Despite the self-evident ode to capitalism, Renaissance Faire’s vendors aren’t the slightest bit pushy. It’s the fellow players you have to watch out for. As our game was winding down, one of my party members picked up a drinking horn that would make Eivor proud: carved from bone, lacquered, a foot-and-a-half long, sheathed in a burnished leather harness. The thing could probably hold an entire pint—an entire British pint, at that! I, clearly afflicted by the “peer pressure” status effect, didn’t want to spend $65 on a microtransaction, but also didn’t want to walk away empty-handed. So I settled for a smaller horn. $45.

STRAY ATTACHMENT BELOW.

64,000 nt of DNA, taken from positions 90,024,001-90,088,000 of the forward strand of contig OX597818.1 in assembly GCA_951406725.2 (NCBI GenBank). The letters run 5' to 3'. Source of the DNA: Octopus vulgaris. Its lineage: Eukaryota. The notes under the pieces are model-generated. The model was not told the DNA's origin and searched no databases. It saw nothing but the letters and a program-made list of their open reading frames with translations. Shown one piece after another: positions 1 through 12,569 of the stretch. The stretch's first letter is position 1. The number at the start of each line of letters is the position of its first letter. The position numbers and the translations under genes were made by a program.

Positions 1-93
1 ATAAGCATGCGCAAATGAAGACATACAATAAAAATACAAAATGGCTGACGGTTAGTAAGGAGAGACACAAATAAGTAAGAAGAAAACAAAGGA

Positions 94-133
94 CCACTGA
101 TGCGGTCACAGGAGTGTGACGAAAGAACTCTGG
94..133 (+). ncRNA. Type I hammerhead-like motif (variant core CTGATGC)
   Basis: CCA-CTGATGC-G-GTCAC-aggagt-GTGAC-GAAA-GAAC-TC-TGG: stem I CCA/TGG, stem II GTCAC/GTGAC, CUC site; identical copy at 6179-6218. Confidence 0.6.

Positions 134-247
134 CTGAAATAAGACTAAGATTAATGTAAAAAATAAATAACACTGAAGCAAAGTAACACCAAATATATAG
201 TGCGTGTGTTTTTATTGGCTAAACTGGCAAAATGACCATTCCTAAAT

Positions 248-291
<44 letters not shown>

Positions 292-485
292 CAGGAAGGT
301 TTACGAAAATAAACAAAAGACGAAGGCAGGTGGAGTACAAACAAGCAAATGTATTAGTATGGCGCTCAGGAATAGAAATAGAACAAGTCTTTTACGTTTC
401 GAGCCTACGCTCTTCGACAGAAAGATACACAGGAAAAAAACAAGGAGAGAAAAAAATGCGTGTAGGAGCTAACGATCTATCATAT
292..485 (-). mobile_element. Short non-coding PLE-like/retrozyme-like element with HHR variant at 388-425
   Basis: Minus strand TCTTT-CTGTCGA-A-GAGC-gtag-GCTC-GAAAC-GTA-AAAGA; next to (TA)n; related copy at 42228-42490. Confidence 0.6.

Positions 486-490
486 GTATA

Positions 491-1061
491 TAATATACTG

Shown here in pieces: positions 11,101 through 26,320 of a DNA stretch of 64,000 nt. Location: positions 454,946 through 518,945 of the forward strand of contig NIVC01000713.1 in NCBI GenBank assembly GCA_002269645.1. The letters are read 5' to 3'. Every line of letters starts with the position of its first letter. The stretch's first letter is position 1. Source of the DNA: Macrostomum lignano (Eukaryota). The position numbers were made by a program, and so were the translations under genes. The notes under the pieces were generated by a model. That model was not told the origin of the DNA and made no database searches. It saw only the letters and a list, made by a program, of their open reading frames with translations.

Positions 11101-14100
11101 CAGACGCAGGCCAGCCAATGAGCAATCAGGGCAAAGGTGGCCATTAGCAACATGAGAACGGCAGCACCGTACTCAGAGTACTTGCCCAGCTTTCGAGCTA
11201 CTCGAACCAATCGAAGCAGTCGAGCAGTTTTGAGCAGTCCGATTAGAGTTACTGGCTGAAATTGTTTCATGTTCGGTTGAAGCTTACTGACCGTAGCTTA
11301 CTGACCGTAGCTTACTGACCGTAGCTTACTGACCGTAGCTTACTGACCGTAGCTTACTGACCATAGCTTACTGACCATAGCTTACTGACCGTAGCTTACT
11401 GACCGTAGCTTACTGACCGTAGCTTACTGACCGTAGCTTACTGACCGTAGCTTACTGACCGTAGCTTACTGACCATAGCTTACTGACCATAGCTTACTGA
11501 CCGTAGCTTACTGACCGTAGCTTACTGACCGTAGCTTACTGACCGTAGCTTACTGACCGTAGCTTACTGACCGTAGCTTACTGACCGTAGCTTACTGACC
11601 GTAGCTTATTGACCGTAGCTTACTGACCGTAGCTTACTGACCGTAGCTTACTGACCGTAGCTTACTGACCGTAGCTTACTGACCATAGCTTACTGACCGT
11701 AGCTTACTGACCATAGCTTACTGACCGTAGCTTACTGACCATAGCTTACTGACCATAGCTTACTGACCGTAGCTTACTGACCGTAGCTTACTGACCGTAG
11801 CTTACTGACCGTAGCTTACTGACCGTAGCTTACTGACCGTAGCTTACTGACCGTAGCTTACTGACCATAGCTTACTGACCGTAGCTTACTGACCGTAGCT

I later learned it could hold just one-third of one bottle of beer.
Also, it was cracked.
These cosmetic items are all optional and don’t offer any notable gameplay benefits for Renaissance Faire, so if you’re not a sucker like me, you can get by just fine without them. But considering you can’t go elsewhere to source the necessary healing items (like water, which, again: five freakin’ bucks!), the entire microtransaction system feels exploitative by design, to put it charitably.